But without paying long distance charges. Just whatever is the cost of buying, renting, using the VoIP software (as long as it is not much)

      And using for this software that does not spy and kidnap the numbers I call, those of my callers, time of the calls, how often I call each number, etc. (As for Fourteen Eyes, Prism, etc, well …) And the company behind the software not being from China, Iran, North Korea and some other countries considered problematic at the moment where I happen to live, in the USA.

      If there is an app for doing that, I would like to know. Thanks.

      Ex-Windows user (Win. 98, XP, 7); since mid-2017 using also macOS. Presently on Monterey 12.15 & sometimes running also Linux (Mint).

      MacBook Pro circa mid-2015, 15" display, with 16GB 1600 GHz DDR3 RAM, 1 TB SSD, a Haswell architecture Intel CPU with 4 Cores and 8 Threads model i7-4870HQ @ 2.50GHz.
      Intel Iris Pro GPU with Built-in Bus, VRAM 1.5 GB, Display 2880 x 1800 Retina, 24-Bit color.
      macOS Monterey; browsers: Waterfox "Current", Vivaldi and (now and then) Chrome; security apps. Intego AV

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    • #2458172

      If there is an app for doing that, I would like to know

      It’s called Skype. There are others, as a quick search will show.

      cheers, Paul

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      • #2458333

        Paul T: “It’s called Skype. There are others, as a quick search will show.

        No doubt, but what I am to make of the search results?

        I am asking for specific opinions here, to gain some understanding of what can be done. A search for VoIP resources without such understanding is of no use to me right now.

        Ex-Windows user (Win. 98, XP, 7); since mid-2017 using also macOS. Presently on Monterey 12.15 & sometimes running also Linux (Mint).

        MacBook Pro circa mid-2015, 15" display, with 16GB 1600 GHz DDR3 RAM, 1 TB SSD, a Haswell architecture Intel CPU with 4 Cores and 8 Threads model i7-4870HQ @ 2.50GHz.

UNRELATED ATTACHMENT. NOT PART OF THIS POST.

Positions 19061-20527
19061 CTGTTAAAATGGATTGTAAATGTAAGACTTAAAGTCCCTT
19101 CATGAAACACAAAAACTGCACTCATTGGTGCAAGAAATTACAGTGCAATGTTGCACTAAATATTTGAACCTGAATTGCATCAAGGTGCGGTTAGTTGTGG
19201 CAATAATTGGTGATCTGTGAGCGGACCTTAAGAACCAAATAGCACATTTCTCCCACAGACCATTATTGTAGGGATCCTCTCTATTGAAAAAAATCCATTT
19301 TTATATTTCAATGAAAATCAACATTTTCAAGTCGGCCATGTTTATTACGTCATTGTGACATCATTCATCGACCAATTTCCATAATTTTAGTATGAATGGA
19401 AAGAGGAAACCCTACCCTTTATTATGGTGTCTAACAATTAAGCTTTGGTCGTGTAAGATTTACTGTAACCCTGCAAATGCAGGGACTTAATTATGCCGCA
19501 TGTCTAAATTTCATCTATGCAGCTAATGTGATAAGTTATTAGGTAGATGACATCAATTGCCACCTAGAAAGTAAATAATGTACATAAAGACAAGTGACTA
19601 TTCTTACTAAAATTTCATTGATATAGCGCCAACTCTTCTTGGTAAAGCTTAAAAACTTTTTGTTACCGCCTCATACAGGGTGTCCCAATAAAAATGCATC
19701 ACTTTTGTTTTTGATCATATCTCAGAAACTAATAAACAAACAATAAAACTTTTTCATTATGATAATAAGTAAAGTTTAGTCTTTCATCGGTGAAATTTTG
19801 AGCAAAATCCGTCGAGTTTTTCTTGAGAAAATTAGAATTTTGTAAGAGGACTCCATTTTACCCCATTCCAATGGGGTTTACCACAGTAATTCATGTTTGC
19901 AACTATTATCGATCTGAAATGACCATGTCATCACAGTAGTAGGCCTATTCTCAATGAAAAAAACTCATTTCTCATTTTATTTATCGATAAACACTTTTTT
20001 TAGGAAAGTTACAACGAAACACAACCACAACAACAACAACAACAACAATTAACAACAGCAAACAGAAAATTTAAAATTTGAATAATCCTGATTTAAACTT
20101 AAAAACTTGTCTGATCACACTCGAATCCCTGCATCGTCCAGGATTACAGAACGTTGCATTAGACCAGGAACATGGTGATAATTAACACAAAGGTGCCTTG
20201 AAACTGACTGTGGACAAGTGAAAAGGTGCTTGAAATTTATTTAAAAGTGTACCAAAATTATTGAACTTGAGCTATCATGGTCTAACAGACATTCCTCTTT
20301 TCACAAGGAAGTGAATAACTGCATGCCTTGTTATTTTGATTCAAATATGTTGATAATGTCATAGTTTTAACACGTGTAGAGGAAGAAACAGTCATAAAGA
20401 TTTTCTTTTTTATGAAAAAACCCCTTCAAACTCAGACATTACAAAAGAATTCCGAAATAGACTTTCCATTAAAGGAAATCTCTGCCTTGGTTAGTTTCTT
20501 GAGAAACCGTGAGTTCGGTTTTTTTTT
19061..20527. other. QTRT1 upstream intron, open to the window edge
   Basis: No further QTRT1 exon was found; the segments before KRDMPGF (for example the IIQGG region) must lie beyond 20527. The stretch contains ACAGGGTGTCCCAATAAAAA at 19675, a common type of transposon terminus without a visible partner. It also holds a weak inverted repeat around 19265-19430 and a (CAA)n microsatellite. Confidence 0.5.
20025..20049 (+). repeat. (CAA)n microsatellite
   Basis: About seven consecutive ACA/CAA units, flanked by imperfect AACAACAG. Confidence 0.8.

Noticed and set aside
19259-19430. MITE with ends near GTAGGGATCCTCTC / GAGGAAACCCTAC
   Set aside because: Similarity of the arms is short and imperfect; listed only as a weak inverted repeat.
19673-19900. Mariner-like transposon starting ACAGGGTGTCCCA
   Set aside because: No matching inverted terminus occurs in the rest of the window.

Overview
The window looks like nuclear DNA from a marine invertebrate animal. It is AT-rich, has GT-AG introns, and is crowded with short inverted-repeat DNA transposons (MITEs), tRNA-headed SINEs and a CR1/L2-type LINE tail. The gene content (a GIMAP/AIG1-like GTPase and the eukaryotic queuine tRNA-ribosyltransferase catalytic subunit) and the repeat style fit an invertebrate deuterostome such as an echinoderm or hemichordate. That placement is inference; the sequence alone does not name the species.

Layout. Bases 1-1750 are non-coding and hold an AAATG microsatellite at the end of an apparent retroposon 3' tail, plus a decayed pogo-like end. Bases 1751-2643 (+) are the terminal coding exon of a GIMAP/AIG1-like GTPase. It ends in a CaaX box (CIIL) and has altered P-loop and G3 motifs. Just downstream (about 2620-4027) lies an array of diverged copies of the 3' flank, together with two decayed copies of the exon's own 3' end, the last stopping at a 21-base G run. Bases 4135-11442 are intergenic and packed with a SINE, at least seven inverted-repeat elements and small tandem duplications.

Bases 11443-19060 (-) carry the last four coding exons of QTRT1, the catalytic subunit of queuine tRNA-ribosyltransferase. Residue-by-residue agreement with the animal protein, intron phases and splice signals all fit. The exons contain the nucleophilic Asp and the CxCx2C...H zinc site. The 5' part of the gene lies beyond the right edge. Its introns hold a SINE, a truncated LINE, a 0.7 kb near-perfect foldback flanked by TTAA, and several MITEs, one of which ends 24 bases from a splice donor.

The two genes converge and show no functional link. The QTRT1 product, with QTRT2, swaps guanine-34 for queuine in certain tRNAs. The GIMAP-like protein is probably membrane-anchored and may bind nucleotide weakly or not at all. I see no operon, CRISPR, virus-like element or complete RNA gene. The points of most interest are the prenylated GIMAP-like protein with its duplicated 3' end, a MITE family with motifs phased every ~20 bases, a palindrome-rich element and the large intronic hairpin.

Intel Iris Pro GPU with Built-in Bus, VRAM 1.5 GB, Display 2880 x 1800 Retina, 24-Bit color.
        macOS Monterey; browsers: Waterfox "Current", Vivaldi and (now and then) Chrome; security apps. Intego AV

        • #2458362

          Skype whatsapp wechat messenger etc, mata google ch: what Data-Analytics-Giant do you want to choose from concerning some privacy and malware chances?

          * Is this a fact: "foreignpolicy.com/2022/04/25/the-real-threat-to-social-media-is-europe", Really? * get out of the poisonous Metaverse *
    • #2458216

      I just want to launch some application in the Mac without linking first with anything: just go online automatically through the application, then login into my VoIP account from the keyboard, dial a number, also from the keyboard, then: ring, ring, ring, “Hello”, “Hi, this is Oscar”, “Hi Oscar, what’s up?” and just keep talking mainly with my vocal cords, tongue, teeth and lips,

      I gave you the thanks for the wonderful chuckle you gave me with that 😁. And, I also know that Google Voice offers that capability. I’ve never used it. Because Google is clearly a company who would prefer to track *everything* one does, whether or not its tracking is illicit and without your knowledge. I see Microsoft and Teams in that same pulsing yellow (for caution) hegemonic glow.

      I use a virtual Google Voice number for business calls with people I don’t know, or don’t know well. I just made one to a well-known auction site because I don’t want to give them my private phone number. That could thereby create the potential for them to have my phone number be part of the now all-too-common data thefts and breaches of companies which, are regularly cavalier and careless with their customers’ private information.